“COVID-19 exposed glaring inefficiencies and deficiencies when it came to the use of ITC in schools. In view of the foregoing, we challenge government as BOSETU to invest in school ITC, technology and digitalization,” says BOSETU President Kinston Radikolo during a press conference on Tuesday.
As a consequence, the union is calling on government to prioritise education in her budgeting to provide technological infrastructure and equipment including provision of tablets to students and teachers.
“Government should invest vigorously in internet connectivity in schools and teacher’s residences if the concept of flexi-hours and virtual learning were to be achieved and have desired results,” Radikolo said.
Radikolo told journalists that COVID-19 is likely to negatively affect final year results saying that the students would sit for the final examinations having not covered enough ground in terms of curriculum coverage.
“This is so because there wasn’t any catch up plan that was put in place to recover the lost time by students. We warn that this year’s final examination results would dwindle,” he said.
The Union, which is an affiliate of Botswana Federation of Public, Private and Parastatal Union (BOFEPUSU), also indicated that COVID-19’s presence as a pandemic has complicated the role of a teacher in a school environment, saying a teacher’s role has not only transcended beyond just facilitating teaching and learning, but rather, a teacher in this COVID-19 era, is also called upon to enforce the COVID-19 preventative protocols in the school environment.
“This is an additional role in the duty of a teacher that needs to be recognized by the employers. Teachers by virtue of working in a congested school environment have become highly exposed and vulnerable to COVID-19, hence the reason why BOSETU would like teachers to be regarded as the frontline workers with respect to COVID-19,” says Radikolo.
BOSETU noted that the pandemic has in large scales found its way into most of the school environments, as in thus far more than 50 schools have been affected by COVID-19. The Union says this is quite a worrying phenomenon.
“As we indicated before when we queried that schools were not ready for re-opening, it has now come to pass that our fears were not far-fetched. This goes out to tell that there is deficiency in our schools when it comes to putting in place preventative protocols. In our schools, hygiene is compromised by mere absence of sanitizers, few hand-washing stations, absence of social distancing in classes,” the Union leader said.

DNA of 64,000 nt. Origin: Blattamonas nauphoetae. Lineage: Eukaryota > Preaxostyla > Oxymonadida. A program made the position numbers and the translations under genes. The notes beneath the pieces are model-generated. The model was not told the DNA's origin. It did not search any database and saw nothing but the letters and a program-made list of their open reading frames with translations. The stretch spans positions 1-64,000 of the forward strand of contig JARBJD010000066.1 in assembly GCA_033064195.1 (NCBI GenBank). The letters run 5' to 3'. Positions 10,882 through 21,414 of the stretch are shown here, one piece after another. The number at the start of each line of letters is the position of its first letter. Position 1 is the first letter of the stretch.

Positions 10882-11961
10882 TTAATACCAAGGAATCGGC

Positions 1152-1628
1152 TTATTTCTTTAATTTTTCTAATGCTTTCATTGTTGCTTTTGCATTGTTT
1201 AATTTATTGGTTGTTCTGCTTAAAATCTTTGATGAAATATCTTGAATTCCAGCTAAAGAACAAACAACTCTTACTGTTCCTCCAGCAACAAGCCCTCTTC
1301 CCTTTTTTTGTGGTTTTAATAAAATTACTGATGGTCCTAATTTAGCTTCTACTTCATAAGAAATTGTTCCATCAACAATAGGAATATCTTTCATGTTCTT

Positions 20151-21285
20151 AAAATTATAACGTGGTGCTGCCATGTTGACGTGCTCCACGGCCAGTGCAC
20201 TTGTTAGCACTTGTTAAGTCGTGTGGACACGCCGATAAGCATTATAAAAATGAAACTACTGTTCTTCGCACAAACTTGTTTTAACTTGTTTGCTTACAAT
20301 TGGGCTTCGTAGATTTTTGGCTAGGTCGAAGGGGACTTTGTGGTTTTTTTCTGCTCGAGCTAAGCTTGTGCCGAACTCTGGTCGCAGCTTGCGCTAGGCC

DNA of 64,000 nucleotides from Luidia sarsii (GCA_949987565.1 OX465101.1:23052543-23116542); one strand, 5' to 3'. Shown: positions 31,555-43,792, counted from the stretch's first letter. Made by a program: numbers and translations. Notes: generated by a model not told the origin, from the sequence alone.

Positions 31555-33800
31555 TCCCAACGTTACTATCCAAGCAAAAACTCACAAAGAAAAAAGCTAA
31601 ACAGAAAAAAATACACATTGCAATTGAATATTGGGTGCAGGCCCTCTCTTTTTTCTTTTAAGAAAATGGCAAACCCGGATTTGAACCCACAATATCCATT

Furthermore, Radikolo stressed that the shifting system drastically increased the workload for teachers especially in secondary schools. He says teachers in these schools experience very high loads to an extent that some of them end up teaching up to sixty four periods per week, adding that this has not only fatigued teachers, but has also negatively affected their performance and the quality of teaching.
In what the Union sees as failure to uphold and honour collective agreements by government, owing to the shift system introduced at primary schools, government is still in some instances refusing to honour an agreement with the Unions to hire more teachers to take up the extra classes.
“BOSETU notes with disgruntlement the use of pre-school teachers to teach in the mainstream schools with due regard for their specific areas of training and their job descriptions. This in our view is a variation of the terms of employment of the said teachers,” says Radikolo.
The Union has called on government to forthwith remedy this situation and hire more teachers to alleviate this otherwise unhealthy situation. BOSETU also expressed concerns of some school administrators who continuously run institutions with iron fists and in a totalitarian way.
“We have a few such hot spot schools which the Union has brought to attention the Ministry officials such as Maoka JSS, Artesia JSS, and Dukwi JSS. We are worried that the Ministry becomes sluggish in taking action against such errant school administration. In instances where action is taken, such school administrators are transferred and rotated around schools.”